Monthly Archives: November 2015

When Is a “Sale” Not a Sale?

Unfortunately, many retailers misuse the term “sale”. And shoppers are often persuaded that a product is on sale even when it isn’t. [For our holiday shopping tips, please click here.]

As noted in Evans and Berman’s Marketing in the 21st Century: Price advertising guidelines have been set by the FTC and trade associations such as the Better Business Bureau. The FTC’s guidelines set standards of permissible conduct in these categories:

  • A firm may not claim or imply that a price has been reduced from a former level unless the original price was offered to the public on a regular basis during a reasonable, recent period of time.
  • A firm may not claim its price is lower than that of competitors or the manufacturer’s list price without verifying, via price comparisons involving large quantities of merchandise, that an item’s price at other companies in the same trading area is in fact higher.
  • A suggested list price or pre-marked price can’t be advertised as a reference point for a sale or a comparison with other items unless the advertised item has really been sold at that price.
  • Bargain offers (“free,” “buy one, get one free,” and “half-price sale”) are deemed deceptive if terms are not disclosed at the beginning of a sales presentation or in an ad, the stated regular price of an item is inflated to create an impression of savings, or the quality or quantity of a product is lessened without informing consumers. A firm cannot continuously advertise the same item as being on sale.
  • Bait-and-switch advertising is an illegal practice whereby customers are lured to a seller that advertises items at very low prices and then told the items are out of stock or of poor quality. Salespeople try to switch shoppers to more expensive substitutes, and there is no intent to sell advertised items. Signs of bait-and-switch are refusals to demonstrate sale items, the belittling of sale items, inadequate quantities of sale items on hand, refusals to take orders, demonstrations of defective items, and the use of compensation plans encouraging salespeople to use the tactic.

As Suzanne Kapner reported last week for the Wall Street Journal:

“Building complexity into product prices benefits retailers. It helps to cloud the transparency of online pricing, making it harder for shoppers to compare prices across chains. “’The more prices become convoluted, the less retailers will have to match lower prices offered by their rivals,’ said Simeon Siegel, an analyst with Nomura Holdings Inc.”

“And price has become a moving target. Amazon changed prices 666 times on 180 popular products sold from Nov. 1 through Nov. 19, according to Market Track, a price-tracking firm. That is a 51% increase in price volatility compared with similar products sold during the same period a year earlier. Wal-Mart Stores Inc. ’s prices changed 631 times and Best Buy Co. ’s prices changed 263 times on similar products sold during the same period this year.”

Take a look at four deceptive practices highlighted by the Wall Street Journal. Click the image to see a larger view of the chart.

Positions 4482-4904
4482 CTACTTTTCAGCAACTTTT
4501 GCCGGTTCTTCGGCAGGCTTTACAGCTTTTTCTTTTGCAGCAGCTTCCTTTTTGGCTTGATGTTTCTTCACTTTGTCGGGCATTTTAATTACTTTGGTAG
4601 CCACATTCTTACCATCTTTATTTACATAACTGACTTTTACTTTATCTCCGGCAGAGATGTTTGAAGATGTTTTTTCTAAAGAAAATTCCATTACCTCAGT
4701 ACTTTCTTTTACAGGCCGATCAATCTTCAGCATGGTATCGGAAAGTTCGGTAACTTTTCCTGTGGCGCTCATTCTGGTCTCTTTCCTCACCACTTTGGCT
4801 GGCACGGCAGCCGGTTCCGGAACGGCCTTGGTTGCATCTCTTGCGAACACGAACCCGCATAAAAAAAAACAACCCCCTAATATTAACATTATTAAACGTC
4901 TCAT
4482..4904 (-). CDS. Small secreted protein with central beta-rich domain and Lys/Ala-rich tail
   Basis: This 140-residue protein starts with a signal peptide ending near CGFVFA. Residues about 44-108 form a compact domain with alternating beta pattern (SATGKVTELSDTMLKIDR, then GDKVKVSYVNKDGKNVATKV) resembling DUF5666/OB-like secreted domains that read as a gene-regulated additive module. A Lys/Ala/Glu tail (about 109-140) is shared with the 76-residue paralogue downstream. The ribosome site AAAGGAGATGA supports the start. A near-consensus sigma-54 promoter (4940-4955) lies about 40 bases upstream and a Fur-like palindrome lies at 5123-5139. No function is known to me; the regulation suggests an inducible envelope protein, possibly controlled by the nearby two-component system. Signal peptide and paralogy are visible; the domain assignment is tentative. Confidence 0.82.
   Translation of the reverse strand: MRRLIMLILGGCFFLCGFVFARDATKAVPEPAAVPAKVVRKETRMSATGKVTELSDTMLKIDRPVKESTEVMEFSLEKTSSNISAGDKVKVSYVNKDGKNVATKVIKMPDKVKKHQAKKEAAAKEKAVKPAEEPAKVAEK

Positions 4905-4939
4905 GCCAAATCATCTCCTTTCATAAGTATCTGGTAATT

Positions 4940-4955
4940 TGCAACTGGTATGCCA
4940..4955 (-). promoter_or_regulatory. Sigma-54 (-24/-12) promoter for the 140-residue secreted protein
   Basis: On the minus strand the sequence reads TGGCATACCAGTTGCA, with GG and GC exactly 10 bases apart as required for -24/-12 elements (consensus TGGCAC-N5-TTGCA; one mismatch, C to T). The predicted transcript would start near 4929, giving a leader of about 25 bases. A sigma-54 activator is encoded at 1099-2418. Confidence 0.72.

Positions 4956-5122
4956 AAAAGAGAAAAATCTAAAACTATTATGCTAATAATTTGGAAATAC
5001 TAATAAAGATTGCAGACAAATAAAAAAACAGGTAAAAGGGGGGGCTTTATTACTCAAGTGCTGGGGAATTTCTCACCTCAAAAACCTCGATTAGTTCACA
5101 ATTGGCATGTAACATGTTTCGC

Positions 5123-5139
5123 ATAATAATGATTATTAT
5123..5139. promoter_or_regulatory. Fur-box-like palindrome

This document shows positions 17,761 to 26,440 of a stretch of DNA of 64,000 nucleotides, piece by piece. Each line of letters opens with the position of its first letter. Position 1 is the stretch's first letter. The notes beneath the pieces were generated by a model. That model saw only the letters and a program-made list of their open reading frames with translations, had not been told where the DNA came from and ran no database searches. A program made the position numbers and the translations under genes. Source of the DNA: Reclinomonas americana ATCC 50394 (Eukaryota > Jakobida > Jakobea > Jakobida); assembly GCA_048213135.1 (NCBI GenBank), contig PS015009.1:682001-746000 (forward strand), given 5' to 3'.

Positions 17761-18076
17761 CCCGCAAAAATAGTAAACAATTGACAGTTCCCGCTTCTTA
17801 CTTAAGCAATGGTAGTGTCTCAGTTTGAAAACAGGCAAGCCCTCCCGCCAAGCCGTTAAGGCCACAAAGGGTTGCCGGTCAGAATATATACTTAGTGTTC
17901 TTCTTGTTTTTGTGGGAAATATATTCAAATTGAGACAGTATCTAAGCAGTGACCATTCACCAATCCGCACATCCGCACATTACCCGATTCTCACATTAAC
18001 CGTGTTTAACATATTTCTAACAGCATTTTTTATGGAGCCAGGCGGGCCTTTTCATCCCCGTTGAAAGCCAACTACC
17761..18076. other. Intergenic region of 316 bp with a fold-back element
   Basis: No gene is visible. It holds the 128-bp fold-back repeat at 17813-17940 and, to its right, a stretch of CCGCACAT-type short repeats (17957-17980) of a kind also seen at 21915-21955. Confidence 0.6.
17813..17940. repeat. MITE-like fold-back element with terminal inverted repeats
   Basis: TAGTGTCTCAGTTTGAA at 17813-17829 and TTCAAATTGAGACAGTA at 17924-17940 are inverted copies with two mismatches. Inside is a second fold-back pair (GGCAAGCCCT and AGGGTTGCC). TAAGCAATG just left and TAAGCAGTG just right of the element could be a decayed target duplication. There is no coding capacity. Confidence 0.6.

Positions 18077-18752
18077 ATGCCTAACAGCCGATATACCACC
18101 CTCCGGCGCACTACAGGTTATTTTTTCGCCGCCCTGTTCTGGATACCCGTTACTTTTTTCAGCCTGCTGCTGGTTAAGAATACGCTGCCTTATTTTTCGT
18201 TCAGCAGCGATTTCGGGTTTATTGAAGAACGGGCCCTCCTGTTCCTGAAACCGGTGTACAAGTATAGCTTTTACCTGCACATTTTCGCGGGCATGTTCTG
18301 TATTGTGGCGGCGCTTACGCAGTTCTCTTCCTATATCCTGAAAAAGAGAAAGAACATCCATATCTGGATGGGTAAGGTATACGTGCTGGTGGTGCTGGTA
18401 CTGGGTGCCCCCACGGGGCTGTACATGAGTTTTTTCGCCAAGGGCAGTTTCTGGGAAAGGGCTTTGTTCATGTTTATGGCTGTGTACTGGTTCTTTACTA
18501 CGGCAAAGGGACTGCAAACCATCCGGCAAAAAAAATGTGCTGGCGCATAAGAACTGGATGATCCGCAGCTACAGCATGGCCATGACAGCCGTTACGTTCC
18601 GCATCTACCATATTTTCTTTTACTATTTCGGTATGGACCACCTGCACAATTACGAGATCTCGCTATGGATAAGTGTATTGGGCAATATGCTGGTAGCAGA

How Will YOU Pay for Your Holiday Shopping?

Interestingly, according to a recent survey of 1,000 people, 39 percent of holiday shoppers will pay for their gifts in cash, 32 percent will pay with a debit card, and only 22 percent will pay by credit card. Three percent will pay by check.
Take a look at this Wall Street Journal video to learn more.


Reebok Global Head Speaking on December 2

The MBA/MS Executive Speaker series presents Matt O’Toole, CEO of Reebok on Wednesday, December 02, 2015, 06:00 PM-08:00 PM, 246 East Library Wing, Axinn Library. You must register at Handshake to attend.

Mr. O’Toole is Global Head of the Reebok brand. Responsible for Reebok’s strategy, product, marketing and business around the world. A 25-year veteran of the sports apparel and equipment industry, Matt, is pioneering Reebok’s return to its fitness and training roots. Creating innovative products and services for a new generation of fitness activities like CrossFit, the Reebok Spartan Race, Body Combat and anything that pushes you to realize you are “powerful beyond measure”. Reebok is also engaged in the worldwide rollout of a new retail concept called The Reebok Fit Hub.

Matt holds an MBA from the Kellogg School of Management at Northwestern University. He is an avid CrossFitter, runner, and an overall fitness fanatic. In the summer of 2012, Matt summited Mt. Kilimanjaro with his 16 year-old son to raise money and awareness for Reebok’s Social Purpose Platform, BOKS*.

Click the image to visit Matt O’Toole’s LinkedIn page.


31 Tips for Improving Your Writing Skills

Looking to improve your writing skills? [We ALL should be. 🙂 ]

Take a look at the tips/tools offered by Lindsay Kolowich for HubSpot:

“Whether you’re a published author or just getting started with blogging, it’s not always easy to string words together in a way that makes sense, sounds good, and makes the reader feel something. But every [businessperson] should be able to write — and, more importantly, every [businessperson] can write. It’s just a matter of finding the writing environment that works best for you, expanding your vocabulary, asking for feedback (and listening to it), and practicing.”

 Click the image to see Kolowich’s tips/tools for better writing.